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Technical View

Pension Sharing on Divorce – some FAQs

On the horizon for 2018  

 

As mentioned in our Technical View published in January 2018, this edition looks at some FAQs on pension sharing on divorce or on the dissolution of a civil partnership, such as: 

  • Are there restrictions on how an ex-spouse/ex-civil partner can take benefits relating to his or her pension credit?
  • How are pension credit and pension debit rights treated against both the annual and lifetime allowances?
  • How is lifetime allowance protection affected when a pension sharing order is made?
  • What are the timescales for finalising pension sharing orders and when does the clock start ticking?
  • Can a pension sharing order be made when a couple divorce overseas?
So let's look at each of these questions in a bit more detail…


Q. Are there restrictions on how an ex-spouse/ex- civil partner can take benefits relating to his or her pension credit?

 
By and large “No”. The ex-spouse’s/ex-civil partner’s pension credit is itself an uncrystallised benefit, regardless of whether the original member has crystallised benefits or not.  As a result, the options available to the ex-spouse/ex-civil partner will very much depend on the type of scheme where the pension credit is held. Broadly, pension credit rights can provide the same range of benefits as other pension rights. That said, if the pension sharing order has been made on a member’s crystallised pension fund, whether this be in the form of an annuity, scheme pension or drawdown pension fund, then the pension credit will be known as a “disqualifying pension credit”. Put simply, this means that the ex-spouse/ex-civil partner will not have any right to a tax free cash sum. This also means that uncrystallised funds pension lump sum (UFPLS) cannot be offered as the client is not entitled to any tax-free portion. (The rationale behind this is that the individual with pension rights will already have taken tax free cash, or had the opportunity to take it from these pension funds and so it’s not possible to have a bite at the same cherry twice!)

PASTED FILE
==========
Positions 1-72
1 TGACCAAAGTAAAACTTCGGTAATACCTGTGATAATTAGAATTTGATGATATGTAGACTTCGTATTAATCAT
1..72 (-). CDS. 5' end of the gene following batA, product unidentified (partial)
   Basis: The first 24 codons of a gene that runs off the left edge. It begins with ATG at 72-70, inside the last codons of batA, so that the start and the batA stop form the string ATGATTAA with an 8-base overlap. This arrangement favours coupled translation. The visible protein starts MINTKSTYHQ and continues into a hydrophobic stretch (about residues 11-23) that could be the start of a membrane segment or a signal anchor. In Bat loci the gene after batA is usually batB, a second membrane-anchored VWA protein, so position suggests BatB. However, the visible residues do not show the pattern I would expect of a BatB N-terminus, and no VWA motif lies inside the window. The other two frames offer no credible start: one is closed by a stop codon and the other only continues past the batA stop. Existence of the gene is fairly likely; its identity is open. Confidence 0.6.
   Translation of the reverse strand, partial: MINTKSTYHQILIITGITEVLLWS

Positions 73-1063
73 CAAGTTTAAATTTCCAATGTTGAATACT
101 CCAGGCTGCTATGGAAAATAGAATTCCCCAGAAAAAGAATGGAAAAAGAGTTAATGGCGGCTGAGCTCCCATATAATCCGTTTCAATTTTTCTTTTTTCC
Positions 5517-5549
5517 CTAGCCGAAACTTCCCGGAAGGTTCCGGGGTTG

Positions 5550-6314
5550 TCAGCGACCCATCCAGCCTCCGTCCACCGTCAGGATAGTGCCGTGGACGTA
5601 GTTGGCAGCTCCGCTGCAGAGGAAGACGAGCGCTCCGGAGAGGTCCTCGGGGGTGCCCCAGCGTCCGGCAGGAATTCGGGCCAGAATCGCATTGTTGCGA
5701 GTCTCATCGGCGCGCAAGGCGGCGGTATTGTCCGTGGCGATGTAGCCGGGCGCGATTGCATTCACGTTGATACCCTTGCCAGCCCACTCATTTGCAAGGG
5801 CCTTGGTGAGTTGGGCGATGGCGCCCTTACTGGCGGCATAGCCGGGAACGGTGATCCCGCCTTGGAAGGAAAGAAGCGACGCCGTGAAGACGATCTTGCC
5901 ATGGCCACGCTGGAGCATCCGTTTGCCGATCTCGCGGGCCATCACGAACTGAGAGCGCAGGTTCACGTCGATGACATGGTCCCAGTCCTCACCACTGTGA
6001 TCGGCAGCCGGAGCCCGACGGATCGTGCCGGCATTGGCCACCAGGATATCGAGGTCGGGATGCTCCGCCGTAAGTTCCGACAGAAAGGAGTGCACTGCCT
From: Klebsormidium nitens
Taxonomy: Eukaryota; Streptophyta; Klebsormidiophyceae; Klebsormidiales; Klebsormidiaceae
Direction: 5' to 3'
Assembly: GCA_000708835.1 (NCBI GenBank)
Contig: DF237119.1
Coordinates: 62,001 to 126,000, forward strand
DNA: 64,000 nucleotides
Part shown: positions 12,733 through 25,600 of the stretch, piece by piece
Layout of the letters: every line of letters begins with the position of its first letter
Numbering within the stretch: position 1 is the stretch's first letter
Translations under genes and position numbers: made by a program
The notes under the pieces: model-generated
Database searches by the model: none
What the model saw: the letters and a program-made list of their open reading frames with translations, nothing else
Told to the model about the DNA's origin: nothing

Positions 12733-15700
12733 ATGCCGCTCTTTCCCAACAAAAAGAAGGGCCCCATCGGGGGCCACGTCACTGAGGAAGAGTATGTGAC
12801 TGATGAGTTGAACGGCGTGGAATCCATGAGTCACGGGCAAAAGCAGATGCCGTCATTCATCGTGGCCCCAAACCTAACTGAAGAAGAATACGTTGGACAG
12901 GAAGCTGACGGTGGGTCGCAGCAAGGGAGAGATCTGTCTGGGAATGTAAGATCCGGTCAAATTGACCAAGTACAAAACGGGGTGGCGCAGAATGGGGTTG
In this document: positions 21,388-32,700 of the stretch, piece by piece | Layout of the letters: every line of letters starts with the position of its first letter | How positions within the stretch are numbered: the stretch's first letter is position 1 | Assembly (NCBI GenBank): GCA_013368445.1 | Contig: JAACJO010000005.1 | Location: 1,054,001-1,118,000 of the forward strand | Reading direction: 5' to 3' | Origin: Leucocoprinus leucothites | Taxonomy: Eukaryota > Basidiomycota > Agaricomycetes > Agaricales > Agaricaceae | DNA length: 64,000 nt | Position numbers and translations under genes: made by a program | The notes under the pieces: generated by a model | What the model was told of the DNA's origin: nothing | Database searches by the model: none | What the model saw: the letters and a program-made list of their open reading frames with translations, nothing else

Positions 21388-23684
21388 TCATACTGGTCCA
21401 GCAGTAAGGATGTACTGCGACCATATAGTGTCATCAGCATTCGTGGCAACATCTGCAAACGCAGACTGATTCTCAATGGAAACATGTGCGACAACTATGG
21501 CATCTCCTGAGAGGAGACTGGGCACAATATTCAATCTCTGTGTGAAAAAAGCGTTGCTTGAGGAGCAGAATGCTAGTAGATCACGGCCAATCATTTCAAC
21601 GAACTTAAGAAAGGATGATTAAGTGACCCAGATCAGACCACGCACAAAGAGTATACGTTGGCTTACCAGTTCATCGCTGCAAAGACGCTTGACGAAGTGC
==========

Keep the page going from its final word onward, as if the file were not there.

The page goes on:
Q. How are pension credit and pension debit rights treated against both the annual and lifetime allowances?

 
Firstly let’s look at the annual allowance. Essentially a pension credit on divorce/ dissolution of a civil partnership is a transfer. It is not classed as a contribution and so is not tested against the annual allowance.
 
Regarding the money purchase annual allowance (MPAA) ordinarily this is triggered when any individual first flexibly accesses their pension rights, for example by taking income from their flexi-access drawdown fund and this includes where the drawdown fund derives from pension credit rights. However, this isn’t triggered if an ex-spouse/ex-civil partner starts to take income from a flexi-access drawdown fund that is wholly derived from a disqualifying pension credit.

The person with the original pension rights, who is subject to the pension debit, can build back up his or her own pension rights. Any further pension savings that are made would be tested against their own available annual allowance, irrespective if he or she is subject to the standard annual allowance, MPAA or tapered annual allowance.

Moving on to the lifetime allowance (LTA) - the pension credit transfer itself is not tested against the LTA – this is only done when the ex-spouse/ex-civil partner with the pension credit rights chooses to take their pension. In other words no LTA test is done until the ex-spouse/ex-civil partner takes benefits. The value of the pension credit rights (all of them, including any disqualifying pension credit rights) are tested against the recipient’s LTA and not the person with the original pension rights before the pension share came into effect. It may be feasible for the ex-spouse/ex-civil partner to apply for an enhanced LTA. More information is available within the next section.